Provost returns to faculty

Mittie Nimocks Den Herder’s last day as provost of the University of Wisconsin-Platteville will be on June 30, but she will be returning to campus in the fall. Nimocks Den Herder has worked for UW-Platteville for 30 years and those who have worked with her characterize her as someone who cares deeply about teaching and learning, and someone who demonstrates personal integrity even when asked to step aside.

Chancellor Dennis Shields requested Nimocks Den Herder’s resignation approximately six weeks ago, he said. The resignation was announced in an April 11 email sent to faculty and staff.

“I essentially made the decision and out of respect for her, and her contributions, I wanted to give her time and opportunity [to think things through] before the announcement was made,” Shields said. He also said that he did not give any reasons for asking for Nimocks Den Herder’s resignation and she said that she did not ask him for any.

“I’m disappointed,” Nimocks Den Herder said. “It’s not the way I would have wanted my [administrative career] to end.” Nimocks Den Herder grew up in Hattiesburg, Miss., in a family of public school teachers. She said that Platteville is the smallest town she has ever lived in and that the loss of anonymity was “unsettling” at first. She came to UW-Platteville as a speech communications professor before becoming Interim LAE Dean and then LAE Dean. She became provost in 2010.

BILSA Dean Wayne Weber has worked with Nimocks Den Herder since they were fellow faculty members, albeit in different colleges and said he has “nothing but utmost respect for [Nimocks Den Herder] as provost.” As BILSA Dean, the provost is his direct supervisor.

“She’s a person of impeccable character,” Weber said. “Her heart has always been completely in the right place. She is a true champion for academics and for higher education.”

Philosophy professor Shane Drefcinski, who reports to the provost as Director of General Education, said she is a “kind-hearted person.”

“She would allow me and others who worked underneath her to do our jobs with a lot of freedom and without micromanaging,” Drefcinski said. “She struggled playing the bad cop at times. It isn’t her personality.”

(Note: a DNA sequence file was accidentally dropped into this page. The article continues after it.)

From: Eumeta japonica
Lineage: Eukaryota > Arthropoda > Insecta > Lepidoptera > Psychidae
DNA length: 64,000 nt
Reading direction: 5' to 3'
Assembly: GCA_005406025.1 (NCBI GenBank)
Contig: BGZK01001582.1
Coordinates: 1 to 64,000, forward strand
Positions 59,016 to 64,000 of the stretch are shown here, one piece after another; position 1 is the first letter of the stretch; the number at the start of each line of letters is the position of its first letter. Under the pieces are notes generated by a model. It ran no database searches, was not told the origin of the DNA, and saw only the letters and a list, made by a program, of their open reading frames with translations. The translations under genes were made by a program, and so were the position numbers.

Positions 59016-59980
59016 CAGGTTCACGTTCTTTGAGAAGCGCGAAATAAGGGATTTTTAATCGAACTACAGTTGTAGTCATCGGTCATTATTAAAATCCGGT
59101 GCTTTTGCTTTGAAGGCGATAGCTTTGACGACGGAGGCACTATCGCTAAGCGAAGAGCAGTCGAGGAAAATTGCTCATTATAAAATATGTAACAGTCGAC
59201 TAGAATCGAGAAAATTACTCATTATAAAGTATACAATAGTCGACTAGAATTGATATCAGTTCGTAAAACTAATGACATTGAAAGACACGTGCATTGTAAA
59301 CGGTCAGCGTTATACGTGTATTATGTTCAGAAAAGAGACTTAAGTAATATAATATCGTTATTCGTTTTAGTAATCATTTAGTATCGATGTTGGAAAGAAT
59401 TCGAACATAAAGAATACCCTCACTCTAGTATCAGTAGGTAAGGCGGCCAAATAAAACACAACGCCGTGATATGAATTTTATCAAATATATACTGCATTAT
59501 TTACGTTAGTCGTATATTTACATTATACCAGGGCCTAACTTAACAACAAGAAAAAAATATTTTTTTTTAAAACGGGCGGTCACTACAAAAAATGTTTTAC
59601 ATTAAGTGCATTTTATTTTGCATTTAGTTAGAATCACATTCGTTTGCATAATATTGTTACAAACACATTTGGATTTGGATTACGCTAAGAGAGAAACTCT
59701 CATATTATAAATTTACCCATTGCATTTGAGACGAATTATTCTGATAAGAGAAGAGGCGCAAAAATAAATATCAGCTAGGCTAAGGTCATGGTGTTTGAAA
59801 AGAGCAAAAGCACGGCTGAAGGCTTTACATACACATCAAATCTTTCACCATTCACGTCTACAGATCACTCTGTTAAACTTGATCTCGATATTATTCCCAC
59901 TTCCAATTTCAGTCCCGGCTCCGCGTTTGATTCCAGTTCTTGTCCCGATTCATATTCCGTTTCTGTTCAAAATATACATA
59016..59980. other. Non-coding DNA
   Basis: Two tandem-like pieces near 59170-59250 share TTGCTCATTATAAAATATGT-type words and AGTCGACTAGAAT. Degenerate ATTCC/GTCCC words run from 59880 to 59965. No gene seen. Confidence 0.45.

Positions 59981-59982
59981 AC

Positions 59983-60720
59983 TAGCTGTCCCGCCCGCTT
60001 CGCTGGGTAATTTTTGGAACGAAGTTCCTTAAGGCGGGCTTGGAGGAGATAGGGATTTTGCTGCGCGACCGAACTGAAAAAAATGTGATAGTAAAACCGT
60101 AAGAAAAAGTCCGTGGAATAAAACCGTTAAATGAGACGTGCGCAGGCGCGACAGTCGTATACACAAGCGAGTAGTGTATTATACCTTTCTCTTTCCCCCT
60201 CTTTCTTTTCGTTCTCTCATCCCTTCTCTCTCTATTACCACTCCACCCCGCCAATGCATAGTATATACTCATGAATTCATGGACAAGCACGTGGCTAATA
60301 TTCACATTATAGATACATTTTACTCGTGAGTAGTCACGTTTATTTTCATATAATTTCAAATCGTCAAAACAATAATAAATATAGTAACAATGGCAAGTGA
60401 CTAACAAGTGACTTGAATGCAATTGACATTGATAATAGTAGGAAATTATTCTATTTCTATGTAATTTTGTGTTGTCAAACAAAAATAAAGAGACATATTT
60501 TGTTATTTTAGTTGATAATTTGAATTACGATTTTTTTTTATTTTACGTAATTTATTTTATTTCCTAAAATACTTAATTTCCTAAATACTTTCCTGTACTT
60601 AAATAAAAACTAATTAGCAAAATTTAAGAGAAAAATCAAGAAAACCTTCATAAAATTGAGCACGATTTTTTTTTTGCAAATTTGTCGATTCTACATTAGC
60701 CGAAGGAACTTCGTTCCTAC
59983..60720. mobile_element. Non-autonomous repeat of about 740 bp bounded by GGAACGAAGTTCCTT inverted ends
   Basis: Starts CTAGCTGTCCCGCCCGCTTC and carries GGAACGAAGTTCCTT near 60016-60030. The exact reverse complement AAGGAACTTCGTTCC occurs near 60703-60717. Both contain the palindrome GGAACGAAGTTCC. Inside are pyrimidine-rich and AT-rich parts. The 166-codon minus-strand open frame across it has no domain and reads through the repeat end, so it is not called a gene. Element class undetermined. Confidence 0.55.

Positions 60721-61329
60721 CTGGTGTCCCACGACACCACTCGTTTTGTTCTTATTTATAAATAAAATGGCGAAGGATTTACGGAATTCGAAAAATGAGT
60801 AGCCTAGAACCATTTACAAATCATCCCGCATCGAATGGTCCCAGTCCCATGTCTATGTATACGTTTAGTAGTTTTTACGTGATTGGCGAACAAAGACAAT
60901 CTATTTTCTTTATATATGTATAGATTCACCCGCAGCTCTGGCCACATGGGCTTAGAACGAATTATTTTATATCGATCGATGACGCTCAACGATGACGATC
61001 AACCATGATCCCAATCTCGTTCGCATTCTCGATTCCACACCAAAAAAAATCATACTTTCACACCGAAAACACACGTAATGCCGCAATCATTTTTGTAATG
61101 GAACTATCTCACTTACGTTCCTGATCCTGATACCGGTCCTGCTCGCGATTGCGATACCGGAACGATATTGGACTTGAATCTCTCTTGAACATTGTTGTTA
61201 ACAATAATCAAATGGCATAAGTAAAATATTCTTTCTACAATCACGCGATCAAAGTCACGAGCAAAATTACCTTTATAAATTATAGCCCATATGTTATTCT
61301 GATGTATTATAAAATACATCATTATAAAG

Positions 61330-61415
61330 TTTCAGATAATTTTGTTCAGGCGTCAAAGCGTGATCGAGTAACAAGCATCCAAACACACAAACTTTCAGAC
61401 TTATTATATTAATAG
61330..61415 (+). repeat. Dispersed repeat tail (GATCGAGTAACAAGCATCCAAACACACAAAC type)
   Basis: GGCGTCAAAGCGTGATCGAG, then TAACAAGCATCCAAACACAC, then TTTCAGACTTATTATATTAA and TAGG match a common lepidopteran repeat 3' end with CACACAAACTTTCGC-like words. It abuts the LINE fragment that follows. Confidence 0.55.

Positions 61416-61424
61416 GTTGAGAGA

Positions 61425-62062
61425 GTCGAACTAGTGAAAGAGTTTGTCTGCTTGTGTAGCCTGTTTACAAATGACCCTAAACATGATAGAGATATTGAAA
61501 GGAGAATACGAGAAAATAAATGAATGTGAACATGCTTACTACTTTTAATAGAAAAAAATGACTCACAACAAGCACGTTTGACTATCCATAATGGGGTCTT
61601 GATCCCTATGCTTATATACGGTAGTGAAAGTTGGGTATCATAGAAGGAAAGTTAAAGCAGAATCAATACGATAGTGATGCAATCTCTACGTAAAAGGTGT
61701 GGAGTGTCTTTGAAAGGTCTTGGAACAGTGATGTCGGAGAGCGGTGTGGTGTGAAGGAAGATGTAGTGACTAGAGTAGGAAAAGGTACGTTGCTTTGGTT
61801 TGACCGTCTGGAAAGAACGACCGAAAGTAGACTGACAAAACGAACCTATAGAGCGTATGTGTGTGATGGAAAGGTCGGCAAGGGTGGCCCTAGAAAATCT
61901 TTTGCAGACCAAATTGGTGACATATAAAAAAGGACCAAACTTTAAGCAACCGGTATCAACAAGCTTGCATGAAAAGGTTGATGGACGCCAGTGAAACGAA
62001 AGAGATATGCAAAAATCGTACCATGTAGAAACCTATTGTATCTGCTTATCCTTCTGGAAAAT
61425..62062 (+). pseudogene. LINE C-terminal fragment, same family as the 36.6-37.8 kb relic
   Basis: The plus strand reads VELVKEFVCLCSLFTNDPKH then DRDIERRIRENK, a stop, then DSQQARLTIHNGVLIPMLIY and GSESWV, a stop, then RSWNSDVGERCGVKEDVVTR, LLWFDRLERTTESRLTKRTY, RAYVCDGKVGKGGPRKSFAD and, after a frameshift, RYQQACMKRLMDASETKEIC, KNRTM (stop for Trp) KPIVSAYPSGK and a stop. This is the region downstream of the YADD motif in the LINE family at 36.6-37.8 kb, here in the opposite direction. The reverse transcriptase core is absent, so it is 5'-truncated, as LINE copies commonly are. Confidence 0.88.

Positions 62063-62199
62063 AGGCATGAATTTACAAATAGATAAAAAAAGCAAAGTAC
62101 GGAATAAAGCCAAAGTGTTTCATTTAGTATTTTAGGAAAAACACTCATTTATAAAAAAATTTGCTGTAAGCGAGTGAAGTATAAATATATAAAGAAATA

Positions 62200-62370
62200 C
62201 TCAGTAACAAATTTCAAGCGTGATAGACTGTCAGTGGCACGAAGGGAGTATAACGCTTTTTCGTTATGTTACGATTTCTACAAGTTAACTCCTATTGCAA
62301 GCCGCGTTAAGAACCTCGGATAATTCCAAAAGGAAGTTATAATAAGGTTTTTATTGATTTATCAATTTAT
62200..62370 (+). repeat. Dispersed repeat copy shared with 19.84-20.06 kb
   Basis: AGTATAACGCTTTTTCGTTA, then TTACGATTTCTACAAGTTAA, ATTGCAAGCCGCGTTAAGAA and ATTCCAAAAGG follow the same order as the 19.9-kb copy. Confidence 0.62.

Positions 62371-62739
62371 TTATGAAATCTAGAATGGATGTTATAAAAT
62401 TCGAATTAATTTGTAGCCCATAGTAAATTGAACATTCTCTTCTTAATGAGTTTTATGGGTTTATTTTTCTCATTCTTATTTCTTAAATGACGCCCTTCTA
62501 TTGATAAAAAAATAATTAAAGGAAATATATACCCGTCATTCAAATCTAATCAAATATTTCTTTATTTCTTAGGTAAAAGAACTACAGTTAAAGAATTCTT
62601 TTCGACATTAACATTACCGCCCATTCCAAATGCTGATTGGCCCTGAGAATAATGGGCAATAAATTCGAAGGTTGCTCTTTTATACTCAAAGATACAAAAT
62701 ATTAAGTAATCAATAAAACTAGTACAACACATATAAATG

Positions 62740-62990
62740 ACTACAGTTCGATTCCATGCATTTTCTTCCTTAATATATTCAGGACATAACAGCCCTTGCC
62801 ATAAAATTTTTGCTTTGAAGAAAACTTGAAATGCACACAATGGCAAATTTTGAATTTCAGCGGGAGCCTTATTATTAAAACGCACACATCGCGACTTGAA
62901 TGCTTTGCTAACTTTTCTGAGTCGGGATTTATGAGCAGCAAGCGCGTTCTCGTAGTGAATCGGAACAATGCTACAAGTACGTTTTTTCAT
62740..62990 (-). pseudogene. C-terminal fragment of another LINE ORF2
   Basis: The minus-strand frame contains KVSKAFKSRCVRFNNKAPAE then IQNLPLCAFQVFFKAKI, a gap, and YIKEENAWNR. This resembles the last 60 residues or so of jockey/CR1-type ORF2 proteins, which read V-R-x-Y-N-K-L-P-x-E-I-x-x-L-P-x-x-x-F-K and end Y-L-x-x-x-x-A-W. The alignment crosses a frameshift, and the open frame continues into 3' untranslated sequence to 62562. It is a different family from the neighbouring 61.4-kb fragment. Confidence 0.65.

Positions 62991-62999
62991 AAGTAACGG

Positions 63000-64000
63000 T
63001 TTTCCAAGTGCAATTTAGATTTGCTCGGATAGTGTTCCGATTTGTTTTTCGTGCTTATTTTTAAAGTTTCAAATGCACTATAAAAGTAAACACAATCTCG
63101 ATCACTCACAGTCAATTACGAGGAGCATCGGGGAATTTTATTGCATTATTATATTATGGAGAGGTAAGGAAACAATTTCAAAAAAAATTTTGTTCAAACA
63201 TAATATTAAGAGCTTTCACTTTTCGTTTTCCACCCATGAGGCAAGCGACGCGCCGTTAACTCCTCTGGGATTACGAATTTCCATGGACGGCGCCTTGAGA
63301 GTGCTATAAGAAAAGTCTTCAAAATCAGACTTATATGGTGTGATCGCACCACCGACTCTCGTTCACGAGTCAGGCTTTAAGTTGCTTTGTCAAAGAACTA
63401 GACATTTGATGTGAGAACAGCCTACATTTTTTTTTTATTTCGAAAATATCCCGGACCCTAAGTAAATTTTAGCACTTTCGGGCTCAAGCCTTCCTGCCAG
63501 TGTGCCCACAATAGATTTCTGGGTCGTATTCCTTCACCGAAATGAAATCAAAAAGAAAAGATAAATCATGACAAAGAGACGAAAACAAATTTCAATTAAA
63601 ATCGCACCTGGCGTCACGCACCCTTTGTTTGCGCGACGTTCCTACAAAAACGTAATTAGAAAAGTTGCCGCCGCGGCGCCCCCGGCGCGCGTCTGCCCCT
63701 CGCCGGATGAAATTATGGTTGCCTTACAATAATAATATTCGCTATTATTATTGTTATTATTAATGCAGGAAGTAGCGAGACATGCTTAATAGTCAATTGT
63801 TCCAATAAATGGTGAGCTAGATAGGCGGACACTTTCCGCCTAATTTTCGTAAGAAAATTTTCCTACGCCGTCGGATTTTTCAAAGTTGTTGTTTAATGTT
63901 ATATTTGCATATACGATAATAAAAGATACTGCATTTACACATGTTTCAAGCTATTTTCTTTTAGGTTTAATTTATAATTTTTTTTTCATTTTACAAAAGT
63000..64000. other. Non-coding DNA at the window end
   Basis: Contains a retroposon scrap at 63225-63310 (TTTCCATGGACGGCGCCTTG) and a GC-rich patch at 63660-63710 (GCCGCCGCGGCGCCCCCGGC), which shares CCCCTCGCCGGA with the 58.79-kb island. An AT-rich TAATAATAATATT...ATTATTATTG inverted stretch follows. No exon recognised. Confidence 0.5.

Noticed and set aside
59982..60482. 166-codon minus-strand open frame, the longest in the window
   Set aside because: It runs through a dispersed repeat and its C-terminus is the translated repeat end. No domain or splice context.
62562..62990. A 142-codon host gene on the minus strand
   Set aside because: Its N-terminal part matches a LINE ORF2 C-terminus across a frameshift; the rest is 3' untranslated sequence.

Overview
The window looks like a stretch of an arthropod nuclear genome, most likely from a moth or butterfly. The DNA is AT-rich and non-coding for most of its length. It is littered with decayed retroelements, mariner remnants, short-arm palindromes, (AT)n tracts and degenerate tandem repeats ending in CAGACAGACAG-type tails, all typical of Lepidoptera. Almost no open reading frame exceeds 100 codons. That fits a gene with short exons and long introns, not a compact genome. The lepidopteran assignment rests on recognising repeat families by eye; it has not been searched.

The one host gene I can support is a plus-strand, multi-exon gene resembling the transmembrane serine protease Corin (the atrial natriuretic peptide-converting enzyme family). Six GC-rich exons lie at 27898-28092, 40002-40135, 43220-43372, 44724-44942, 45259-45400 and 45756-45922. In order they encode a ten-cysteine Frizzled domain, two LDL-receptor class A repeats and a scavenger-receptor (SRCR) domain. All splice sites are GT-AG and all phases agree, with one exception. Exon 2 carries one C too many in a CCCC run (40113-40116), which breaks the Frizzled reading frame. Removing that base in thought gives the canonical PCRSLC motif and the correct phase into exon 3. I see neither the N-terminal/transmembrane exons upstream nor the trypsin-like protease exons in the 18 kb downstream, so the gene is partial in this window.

Nimocks Den Herder said that as of right now she has no plans to retire after the 2016-17 academic year. She also said that she is looking forward to teaching again.

“I have to say I always felt like I was a better teacher than I was an administrator,” Nimocks Den Herder said. She said it might be a “blessing in disguise” to return to teaching in the fall.  Although she said she dislikes using war metaphors—she wrote her doctorate dissertation on the use of non-violence as a persuasive tool—she described it as “an opportunity to get back to the trenches.” Nimocks Den Herder said that because of ongoing budget reductions, she wanted to be sure she wasn’t displacing anybody by returning to teaching and that her classes will be taught in addition to those already planned. Shields said her salary will be coming out of one time money and that although she is entitled to a sabbatical, she wanted to return to teaching.

“I think this is an opportunity for the campus,” Shields said. He also said that there are always difficult decisions to be made and that while people often prefer to avoid conflict, he is “a believer in confronting the issues, having the discussion, but it doesn’t always have to be angry. It can be passionate, but it can be civil. Dr. Den Herder is an example of how you go about being true to your convictions and doing it in a way that isn’t destructive to the institution.”

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